Blogging about blogging: the blogpost

Blogging is life

There’s nothing quite like a workshop to get you inspired is there? I spent most of today talking about the art of blogging, thanks to Media Trust and Tempero. Did you know that 8/10 internet dwellers would read blog headlines, but only 2/10 will carry on to read the whole post? See you both after the jump then…!

The session was run by Eliza Flynn of Healthy Living London, and attended by comms people from the likes of Asthma UK, Personal Support Unit, SSAFA and World Jewish Relief – an interestingly diverse bunch. Still, we found ourselves still coming up against the same problems in the workplace: convincing colleagues of the importance of external comms, getting colleagues to stand by their promises of writing a blog post (or a listicle, or notes – please?!) and trying not to be boring ourselves.

Eliza made the point that 75% of companies outsource their blog writing, which also means that expertise and passion are lost. It’s better by far to keep blog writing in-house (readers find it more authentic, and love the idea of seeing behind the scenes), so comms people need to keep on badgering their colleagues to get involved! After all, don’t they want to be seen as thought leaders?


I particularly liked the section contrasting blog posts with news articles. Coming from a news background and working with charity news on a daily basis, it was a useful reminder for me that blog posts tend towards the personal, or the feature-y – generally, more fun than your average news story, with more opportunity to use a friendly tone (and build personality into the brand), more freedom in terms of structure (my goal is 100% kitten-themed infographic) and openness to letting images carry more of the story (Exhibit A: Buzzfeed vs Exhibit B: Buzzfeed).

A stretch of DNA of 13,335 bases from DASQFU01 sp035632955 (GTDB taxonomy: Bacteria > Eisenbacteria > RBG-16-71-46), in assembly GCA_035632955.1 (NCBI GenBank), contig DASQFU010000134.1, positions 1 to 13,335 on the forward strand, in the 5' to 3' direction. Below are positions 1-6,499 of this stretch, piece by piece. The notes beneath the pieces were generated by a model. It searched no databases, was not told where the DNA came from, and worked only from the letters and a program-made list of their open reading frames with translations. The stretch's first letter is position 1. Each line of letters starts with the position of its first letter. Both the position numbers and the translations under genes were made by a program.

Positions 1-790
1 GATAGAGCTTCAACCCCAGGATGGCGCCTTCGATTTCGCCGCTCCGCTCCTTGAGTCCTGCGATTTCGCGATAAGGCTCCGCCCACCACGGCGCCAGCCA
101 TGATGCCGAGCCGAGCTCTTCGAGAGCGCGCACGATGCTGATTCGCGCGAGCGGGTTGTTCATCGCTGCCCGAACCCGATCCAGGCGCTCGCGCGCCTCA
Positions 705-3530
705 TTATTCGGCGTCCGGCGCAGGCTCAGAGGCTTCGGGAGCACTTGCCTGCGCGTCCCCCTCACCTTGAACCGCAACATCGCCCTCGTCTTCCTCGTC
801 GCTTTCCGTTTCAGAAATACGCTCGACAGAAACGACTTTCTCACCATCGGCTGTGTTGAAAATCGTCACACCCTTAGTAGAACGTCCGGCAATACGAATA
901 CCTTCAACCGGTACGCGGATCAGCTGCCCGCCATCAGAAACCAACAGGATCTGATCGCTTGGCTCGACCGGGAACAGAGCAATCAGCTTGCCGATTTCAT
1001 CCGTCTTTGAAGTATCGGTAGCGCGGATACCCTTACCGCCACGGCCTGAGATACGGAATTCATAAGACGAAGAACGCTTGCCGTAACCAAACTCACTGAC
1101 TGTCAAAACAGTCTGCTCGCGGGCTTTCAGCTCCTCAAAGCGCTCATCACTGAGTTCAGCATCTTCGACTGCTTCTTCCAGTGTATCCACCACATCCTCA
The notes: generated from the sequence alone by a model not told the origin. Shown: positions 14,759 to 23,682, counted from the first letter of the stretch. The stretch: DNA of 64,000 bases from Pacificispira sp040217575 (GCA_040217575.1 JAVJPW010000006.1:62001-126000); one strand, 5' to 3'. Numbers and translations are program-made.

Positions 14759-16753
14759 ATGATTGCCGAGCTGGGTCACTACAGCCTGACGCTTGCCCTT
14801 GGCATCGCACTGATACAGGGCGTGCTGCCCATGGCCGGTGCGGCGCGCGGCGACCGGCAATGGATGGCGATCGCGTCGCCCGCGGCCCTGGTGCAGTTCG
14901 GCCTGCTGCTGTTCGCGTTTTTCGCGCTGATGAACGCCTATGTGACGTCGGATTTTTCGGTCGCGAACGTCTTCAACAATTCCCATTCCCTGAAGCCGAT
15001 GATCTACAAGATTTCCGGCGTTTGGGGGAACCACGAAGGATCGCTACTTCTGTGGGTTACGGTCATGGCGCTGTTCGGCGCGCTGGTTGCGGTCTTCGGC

[Also, please never use a sentence as long or as clause-y as that last one on a blog, ever.]

blog content

That list should get you sorted if you’re ever stuck for a topic.

Eliza set us a useful exercise, to write a structured blog post for our organisations. I conjured up a guest post by the RSPCA press officer who’d sent over an amazing story about the post-rescue BFF-dom of a huge mastiff and a tiny chihuahua*. After banging on about its brilliance for some hours, I eventually tweeted the pic to give the team a bit of that ‘and finally’ magic:

Now that’s a picture that carries a story.

And there you have it, a blog post about blogging! What are your top tips?

Thanks to @EmmaAlmousawi @CoralSummers and @Tempero for hosting!

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I like the comma in American headlines, I think England needs it.

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